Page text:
Raid on event management firm: I-T seizes over 300 KYC forms of bankshttps://indianexpress.com/article/business/economy/income-tax-demonitisation-rs-500-rs-1000-ban-raid-on-event-management-firm-4388581/

Raid on event management firm: I-T seizes over 300 KYC forms of banks

According to sources, the event management firm was allegedly planning to open bank accounts of its employees to deposit money accepted by the firm in old currency.

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Income Tax Department Building. (Express photo by Vasant Prabhu)

The income tax department (I-T) has seized over 300 signed blank Know-Your-Customer (KYC) forms of at least three public sector banks along with self-attested photocopy of Aadhaar and PAN cards of hundreds of individuals in a tax raid on a prominent event management firm in Mumbai, sources familiar with the development told The Indian Express.

The tax department raided at least five offices of the event management firm on November 20 and recovered a couple of gunny bags full of KYC documents used for opening bank accounts and signed banks slips for exchange of old Rs 500 and Rs 1,000 currency notes along with self attested identity proof of several individuals mostly its employees. The tax department has also found that the event management firm was accepting abolished currency notes by giving backdated receipts of events to its clients.

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“The tax department has traced multiple back-dated entries of events in the book of accounts of the firm. It has also apprehended the cash handlers of the company and several angadias who used to transport cash to other parts of the country on behalf of the event management firm through Whatsapp messages of the key officials of the company,” said sources.

The event management firm which has in the past organised events for large media houses, FMCG and automobile firms across the country is a part of a group that has business interests in real estate, infrastructure and automobile sector.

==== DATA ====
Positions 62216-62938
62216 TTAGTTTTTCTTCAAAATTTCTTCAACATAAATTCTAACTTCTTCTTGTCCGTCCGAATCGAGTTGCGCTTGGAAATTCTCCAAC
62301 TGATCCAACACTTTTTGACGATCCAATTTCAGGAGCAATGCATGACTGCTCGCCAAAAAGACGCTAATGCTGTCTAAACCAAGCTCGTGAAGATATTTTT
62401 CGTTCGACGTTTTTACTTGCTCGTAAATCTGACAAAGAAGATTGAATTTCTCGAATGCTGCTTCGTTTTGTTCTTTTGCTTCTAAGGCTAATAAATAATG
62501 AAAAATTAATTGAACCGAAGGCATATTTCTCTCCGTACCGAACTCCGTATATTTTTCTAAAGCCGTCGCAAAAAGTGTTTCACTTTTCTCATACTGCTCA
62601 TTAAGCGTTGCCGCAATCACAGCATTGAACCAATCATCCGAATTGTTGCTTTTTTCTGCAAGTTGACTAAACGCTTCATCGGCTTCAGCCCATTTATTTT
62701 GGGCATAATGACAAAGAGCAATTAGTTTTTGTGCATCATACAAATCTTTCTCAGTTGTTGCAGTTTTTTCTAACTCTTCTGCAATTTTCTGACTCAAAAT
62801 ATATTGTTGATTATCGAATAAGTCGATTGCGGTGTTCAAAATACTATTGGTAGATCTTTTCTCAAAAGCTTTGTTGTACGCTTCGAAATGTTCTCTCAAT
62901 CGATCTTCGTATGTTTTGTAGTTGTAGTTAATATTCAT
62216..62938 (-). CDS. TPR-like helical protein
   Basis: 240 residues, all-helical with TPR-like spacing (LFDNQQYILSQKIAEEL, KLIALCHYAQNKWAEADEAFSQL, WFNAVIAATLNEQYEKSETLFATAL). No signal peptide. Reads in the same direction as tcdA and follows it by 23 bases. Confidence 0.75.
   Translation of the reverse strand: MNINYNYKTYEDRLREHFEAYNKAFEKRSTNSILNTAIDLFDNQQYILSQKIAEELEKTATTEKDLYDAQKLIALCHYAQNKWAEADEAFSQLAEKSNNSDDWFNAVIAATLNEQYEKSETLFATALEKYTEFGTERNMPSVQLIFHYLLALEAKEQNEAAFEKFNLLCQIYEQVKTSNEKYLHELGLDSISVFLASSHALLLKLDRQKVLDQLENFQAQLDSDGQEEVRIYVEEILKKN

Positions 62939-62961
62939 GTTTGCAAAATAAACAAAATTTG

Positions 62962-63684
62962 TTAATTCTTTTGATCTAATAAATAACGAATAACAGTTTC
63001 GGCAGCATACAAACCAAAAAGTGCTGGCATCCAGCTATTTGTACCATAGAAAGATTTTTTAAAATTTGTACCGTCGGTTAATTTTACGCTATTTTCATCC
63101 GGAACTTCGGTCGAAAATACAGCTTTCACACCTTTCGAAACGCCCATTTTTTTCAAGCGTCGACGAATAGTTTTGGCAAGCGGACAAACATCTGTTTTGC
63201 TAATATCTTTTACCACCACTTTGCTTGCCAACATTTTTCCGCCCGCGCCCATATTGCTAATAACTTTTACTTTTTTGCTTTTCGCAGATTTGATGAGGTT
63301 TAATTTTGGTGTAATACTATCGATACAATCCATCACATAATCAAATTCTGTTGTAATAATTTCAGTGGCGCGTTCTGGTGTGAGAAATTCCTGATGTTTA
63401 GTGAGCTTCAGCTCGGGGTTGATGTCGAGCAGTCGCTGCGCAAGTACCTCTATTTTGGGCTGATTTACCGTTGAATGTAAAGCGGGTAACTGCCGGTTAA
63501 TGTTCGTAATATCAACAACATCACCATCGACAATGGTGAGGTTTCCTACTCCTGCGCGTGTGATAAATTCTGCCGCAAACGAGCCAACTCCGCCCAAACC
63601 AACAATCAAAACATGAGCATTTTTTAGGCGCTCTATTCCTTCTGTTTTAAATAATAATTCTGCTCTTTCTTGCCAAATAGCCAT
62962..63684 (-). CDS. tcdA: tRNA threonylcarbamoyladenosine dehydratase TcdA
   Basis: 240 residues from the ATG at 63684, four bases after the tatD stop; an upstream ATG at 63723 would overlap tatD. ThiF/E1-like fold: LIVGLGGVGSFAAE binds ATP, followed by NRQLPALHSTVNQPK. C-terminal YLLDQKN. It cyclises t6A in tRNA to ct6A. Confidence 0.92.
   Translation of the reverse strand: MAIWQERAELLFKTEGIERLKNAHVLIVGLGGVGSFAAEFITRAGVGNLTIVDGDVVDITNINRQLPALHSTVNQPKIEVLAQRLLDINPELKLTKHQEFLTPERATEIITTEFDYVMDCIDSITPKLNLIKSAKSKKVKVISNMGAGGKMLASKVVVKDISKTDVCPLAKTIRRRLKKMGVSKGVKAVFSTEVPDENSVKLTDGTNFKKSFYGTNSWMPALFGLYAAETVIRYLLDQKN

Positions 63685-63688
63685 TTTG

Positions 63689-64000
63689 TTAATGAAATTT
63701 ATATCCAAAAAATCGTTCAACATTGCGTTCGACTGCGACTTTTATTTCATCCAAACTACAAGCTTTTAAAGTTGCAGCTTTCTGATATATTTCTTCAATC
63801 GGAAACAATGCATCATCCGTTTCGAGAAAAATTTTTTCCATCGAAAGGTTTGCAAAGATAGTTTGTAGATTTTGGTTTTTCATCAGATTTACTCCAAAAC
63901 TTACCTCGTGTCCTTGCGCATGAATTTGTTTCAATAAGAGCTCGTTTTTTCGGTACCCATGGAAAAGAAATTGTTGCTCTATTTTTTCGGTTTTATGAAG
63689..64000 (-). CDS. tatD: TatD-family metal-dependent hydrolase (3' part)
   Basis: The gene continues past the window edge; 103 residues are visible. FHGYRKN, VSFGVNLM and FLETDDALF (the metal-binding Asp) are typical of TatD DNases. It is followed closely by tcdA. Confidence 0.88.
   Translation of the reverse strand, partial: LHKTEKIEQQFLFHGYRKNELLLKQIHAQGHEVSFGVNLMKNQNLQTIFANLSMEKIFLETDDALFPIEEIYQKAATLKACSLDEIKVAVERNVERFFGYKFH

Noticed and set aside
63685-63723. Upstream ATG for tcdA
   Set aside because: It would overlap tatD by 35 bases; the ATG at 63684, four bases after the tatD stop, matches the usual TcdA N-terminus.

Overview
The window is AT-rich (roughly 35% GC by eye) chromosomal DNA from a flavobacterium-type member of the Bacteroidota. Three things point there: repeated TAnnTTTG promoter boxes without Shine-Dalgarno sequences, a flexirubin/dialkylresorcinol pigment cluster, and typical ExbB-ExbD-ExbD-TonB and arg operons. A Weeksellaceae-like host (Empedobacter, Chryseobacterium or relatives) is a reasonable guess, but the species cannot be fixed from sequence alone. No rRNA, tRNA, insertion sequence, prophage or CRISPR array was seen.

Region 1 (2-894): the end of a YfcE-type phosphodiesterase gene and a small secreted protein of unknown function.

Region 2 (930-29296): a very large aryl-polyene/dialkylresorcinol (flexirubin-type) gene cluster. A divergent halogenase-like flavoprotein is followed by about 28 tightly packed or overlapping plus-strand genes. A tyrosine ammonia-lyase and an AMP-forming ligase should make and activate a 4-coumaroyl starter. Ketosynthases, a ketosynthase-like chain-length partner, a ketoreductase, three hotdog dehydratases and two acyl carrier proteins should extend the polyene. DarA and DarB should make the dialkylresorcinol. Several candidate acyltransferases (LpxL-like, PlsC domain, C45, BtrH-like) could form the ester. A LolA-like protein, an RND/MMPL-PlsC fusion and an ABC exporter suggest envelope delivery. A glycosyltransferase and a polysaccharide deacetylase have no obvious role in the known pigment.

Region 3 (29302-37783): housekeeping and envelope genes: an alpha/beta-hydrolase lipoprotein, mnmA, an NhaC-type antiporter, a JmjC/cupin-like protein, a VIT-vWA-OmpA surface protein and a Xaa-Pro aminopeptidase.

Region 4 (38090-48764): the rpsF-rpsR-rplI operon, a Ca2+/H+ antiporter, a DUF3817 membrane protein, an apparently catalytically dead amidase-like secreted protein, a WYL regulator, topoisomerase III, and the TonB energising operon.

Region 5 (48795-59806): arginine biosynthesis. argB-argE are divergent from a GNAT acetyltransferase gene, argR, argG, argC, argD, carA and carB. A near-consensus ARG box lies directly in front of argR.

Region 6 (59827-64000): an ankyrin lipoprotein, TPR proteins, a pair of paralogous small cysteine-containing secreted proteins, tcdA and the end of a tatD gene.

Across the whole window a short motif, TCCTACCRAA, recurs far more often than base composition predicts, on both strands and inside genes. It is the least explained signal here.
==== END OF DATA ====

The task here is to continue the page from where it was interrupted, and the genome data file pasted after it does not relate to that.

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According to sources, the event management firm was allegedly planning to open bank accounts of its employees to deposit money accepted by the firm in old currency after the government announced its demonetisation drive.

“The agency has seized the books of accounts of the firms, several laptops and digital data from the offices and is currently analysing the extent of fraud perpetuated by the firm,” said sources.

Two days after Prime Minister Narendra Modi scrapped the existing currency notes of Rs 1,000 and Rs 500 to curb corruption and black money, the income tax department raided several hawala dealers and jewellers across the country for cutting barter deals with people to convert invalid currency notes into valid legal tender. An income tax raid on one such jeweler in Mumbai found that on November 9, the total daily turnover of the jeweller jumped 4000 per cent to Rs 25 crore.

“The daily turnover of this Ghatkopar-based jeweller jumped from Rs 60 lakh to Rs 25 crore on one single day after demonetisation. The shop owner helped people convert old currencies into gold at a premium. The tax department has obtained the CCTV footage of the shop and identified all the gold buyers. It will prosecute the jeweler and all the individuals who converted the old currency to gold after the ban,” said a source.

In another case, the department seized sale receipts of a jeweller who has split large sales into multiple transactions valued below Rs 2 lakh to avoid tax net. In this case, the customers used to deposit money in old currency of Rs 500 and Rs 1,000 with the back office of the jewellery firm and collect gold jewellery from the front office of the firm. “The jeweller was charging Rs 52,000 in old currency for ten grams of gold,” the source added.

According to sources, a few hours after the demonetisation announcement, offers were being made to exchange high currency notes for lower denomination notes of a lower value at a premium, or swapping of the currency notes for gold bars or gems and diamonds, and foreign currency.

Sources said that the trend was most visible in cash-driven gold, diamond, steel, pharmaceutical, imitation jewellery and garments trade. The private exchanges were mainly being run by jewellery merchants with a high declared turnover.